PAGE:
My name is Naomi Sayers. My group is South Western Ontario Sex Workers, which is a member of the Canadian Alliance for Sex Work Law Reform. I am an indigenous woman from northern Ontario and a former sex worker with experience in working both in northern and southern Ontario. I will elaborate on how Bill C-36 negatively impacts indigenous women, and will finish with recommendations for moving forward.
We make it clear from the outset that we do not support Bill C-36 or the use of criminal laws that target sex work. We propose, instead, a process that meaningfully includes people who work in the sex industry, and that includes labour and regulatory measures that prioritize safety.
Canada's greatest social injustice is the issue of missing and murdered indigenous women. Other witnesses will argue that the criminal laws against clients and third parties will protect indigenous women from going missing and murdered. We argue the opposite. Not only does this flawed argument ignore the fact that not all missing and murdered indigenous women do not work in the sex trade, it also ignores the fact that they experience institutional and systemic violence as indigenous women, especially the state's role in making a sex worker vulnerable to violence, such as Chief Justice McLachlin highlighted in her decision.
Wally Oppal, in his missing women inquiry report, also recognizes this when he states that the marginalization of women is due to the “retrenchment of social assistance programs, the ongoing effects of colonialism, and” —I emphasize—“the criminal regulation of prostitution and related law enforcement strategies.”
The Chief Justice reiterates the harmful effects of criminal regulation of prostitution when she states that the criminal laws not only impose conditions on how prostitutes operate but also the laws “go a critical step further, by imposing dangerous conditions on prostitution”. This reminds us to respect the spirit of the Bedford decision and that our objectives need to prioritize the health and safety of people working in the trade, not the elimination of the industry.
The criminalization of clients, in Bill C-36, has devastating impacts for indigenous women who rely on income generated from prostitution, particularly in the context of inadequate housing, social services, or education. Indigenous women will seek out clients in more dangerous areas, and clients will rush negotiations, putting women at risk. The isolation and inability to screen clients for safety contributes to the rising violence against sex workers. Indigenous women are already targeted by aggressors, as seen for over 20 years in Vancouver's Downtown Eastside. The Chief Justice wrote, “If screening could have prevented one woman from jumping into Robert Pickton's car, the severity of the harmful effects is established.”
Trafficking has also been raised in the discussion of the bill. While exploitation happens in the context of trafficking, Bill C-36 does not distinguish between exploitation and prostitution. It assumes that prostitution is exploitation. The Chief Justice highlighted that the old laws were overbroad and that conflating prostitution with human trafficking does an injustice to the victims of exploitation.
The Global Alliance Against Traffic in Women, an organization that prioritizes trafficking victims, highlights that criminalizing clients diverts precious resources from protecting victims of trafficking who urgently need help into a politically contested and futile anti-prostitution campaign, and that criminalizing clients ignores the structural issues that cause forced labour, thereby distracting from the government's responsibility to victims of exploitation.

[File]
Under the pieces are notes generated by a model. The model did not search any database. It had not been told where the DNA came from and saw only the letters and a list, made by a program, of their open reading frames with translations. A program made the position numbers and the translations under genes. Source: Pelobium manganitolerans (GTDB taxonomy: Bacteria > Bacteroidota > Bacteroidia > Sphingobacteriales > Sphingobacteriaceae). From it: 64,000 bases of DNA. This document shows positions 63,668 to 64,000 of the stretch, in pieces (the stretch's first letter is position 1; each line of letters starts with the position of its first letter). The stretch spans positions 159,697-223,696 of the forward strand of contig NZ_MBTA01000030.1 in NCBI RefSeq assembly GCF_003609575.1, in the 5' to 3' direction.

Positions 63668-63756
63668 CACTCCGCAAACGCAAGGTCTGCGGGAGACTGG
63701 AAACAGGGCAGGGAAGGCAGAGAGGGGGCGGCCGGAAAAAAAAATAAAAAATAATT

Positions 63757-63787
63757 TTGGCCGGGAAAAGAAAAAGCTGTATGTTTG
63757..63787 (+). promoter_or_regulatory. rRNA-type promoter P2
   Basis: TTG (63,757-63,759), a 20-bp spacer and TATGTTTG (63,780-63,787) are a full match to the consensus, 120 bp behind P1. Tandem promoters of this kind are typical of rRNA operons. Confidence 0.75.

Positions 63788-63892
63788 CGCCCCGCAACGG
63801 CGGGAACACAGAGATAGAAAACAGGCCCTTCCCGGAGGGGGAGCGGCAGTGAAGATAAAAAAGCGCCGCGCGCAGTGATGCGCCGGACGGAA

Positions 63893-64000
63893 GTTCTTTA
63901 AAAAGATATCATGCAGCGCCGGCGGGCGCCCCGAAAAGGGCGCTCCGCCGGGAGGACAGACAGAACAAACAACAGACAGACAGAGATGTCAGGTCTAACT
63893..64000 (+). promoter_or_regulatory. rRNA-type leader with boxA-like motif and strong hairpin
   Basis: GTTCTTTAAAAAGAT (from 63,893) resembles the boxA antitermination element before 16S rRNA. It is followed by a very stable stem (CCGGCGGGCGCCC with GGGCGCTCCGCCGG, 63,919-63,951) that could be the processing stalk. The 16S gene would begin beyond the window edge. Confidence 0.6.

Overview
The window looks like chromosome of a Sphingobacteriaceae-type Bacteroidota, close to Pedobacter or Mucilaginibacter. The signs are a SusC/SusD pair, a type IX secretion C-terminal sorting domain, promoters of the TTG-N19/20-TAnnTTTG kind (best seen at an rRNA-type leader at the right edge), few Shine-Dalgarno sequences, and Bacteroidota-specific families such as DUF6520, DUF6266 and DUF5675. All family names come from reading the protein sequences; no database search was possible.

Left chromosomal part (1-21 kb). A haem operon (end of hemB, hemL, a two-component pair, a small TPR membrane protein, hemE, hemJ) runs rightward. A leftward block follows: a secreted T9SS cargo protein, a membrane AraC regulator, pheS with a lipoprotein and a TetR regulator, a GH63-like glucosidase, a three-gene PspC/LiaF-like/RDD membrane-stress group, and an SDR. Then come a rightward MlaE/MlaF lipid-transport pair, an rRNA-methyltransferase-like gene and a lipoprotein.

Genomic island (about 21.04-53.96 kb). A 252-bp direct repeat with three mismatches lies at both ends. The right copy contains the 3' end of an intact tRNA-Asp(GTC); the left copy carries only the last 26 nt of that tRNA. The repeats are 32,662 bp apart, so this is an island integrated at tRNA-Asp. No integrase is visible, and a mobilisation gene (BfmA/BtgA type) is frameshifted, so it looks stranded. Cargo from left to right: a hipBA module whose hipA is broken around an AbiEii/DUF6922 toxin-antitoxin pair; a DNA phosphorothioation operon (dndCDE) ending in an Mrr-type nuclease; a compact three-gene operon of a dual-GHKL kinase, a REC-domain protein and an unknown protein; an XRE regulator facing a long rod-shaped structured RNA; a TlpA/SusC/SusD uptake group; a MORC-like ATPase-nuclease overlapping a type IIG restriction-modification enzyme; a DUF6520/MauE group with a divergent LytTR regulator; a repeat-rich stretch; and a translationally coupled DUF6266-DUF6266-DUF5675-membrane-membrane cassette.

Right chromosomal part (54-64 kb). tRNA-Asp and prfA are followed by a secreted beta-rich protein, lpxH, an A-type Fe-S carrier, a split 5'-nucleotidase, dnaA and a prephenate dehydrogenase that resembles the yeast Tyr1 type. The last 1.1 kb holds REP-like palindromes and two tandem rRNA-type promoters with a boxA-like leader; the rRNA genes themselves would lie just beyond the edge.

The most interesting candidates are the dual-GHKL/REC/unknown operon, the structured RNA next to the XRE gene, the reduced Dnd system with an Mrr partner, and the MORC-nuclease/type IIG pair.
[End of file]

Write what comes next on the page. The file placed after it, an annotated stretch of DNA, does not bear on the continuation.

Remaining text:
Consequently, we argue for the use of current existing criminal laws that address exploitation rather than reframing prostitution as exploitation, itself. More importantly, Bill C-268 made further amendments to the Criminal Code to combat human trafficking related to children. This bill received assent on June 29, 2010. As the Global Alliance Against Traffic in Women asserts, conflating exploitation with prostitution ignores structural issues contributing to forced labour and diverts resources away from victims of exploitation and toward a highly politicized and futile anti-prostitution campaign.
We argue that we need to adopt a model respecting Canadian values entrenched within the charter. We recommend adopting a rights-based approach, like the New Zealand model, to protect the most vulnerable and marginalized groups in society. In 2003 prostitution was no longer regulated by criminal law in New Zealand. The trade is regulated through labour laws and occupational health and safety standards. New Zealand's sex workers find it easier to report incidents of violence to police, with police taking reports of violence seriously. Additionally, since 2004 New Zealand maintains their tier 1 ranking status, the highest and most favourable status for combatting trafficking, as reported by the United States' 2013 Trafficking in Persons Report.
We should focus on investing into resources, social supports, and sex worker-led organizations that work directly with sex workers to protect the safety of sex workers. The goal should be to ensure the safety and protection of all women in the trade by utilizing already existing Criminal Code sections.
Despite what people may feel about prostitution, the reality is that people will continue to work in the sex trade. In the context of Bill C-36, they will be at risk of more violence. Bedford demonstrated this risk. We hope the government will recognize this and prioritize health and safety.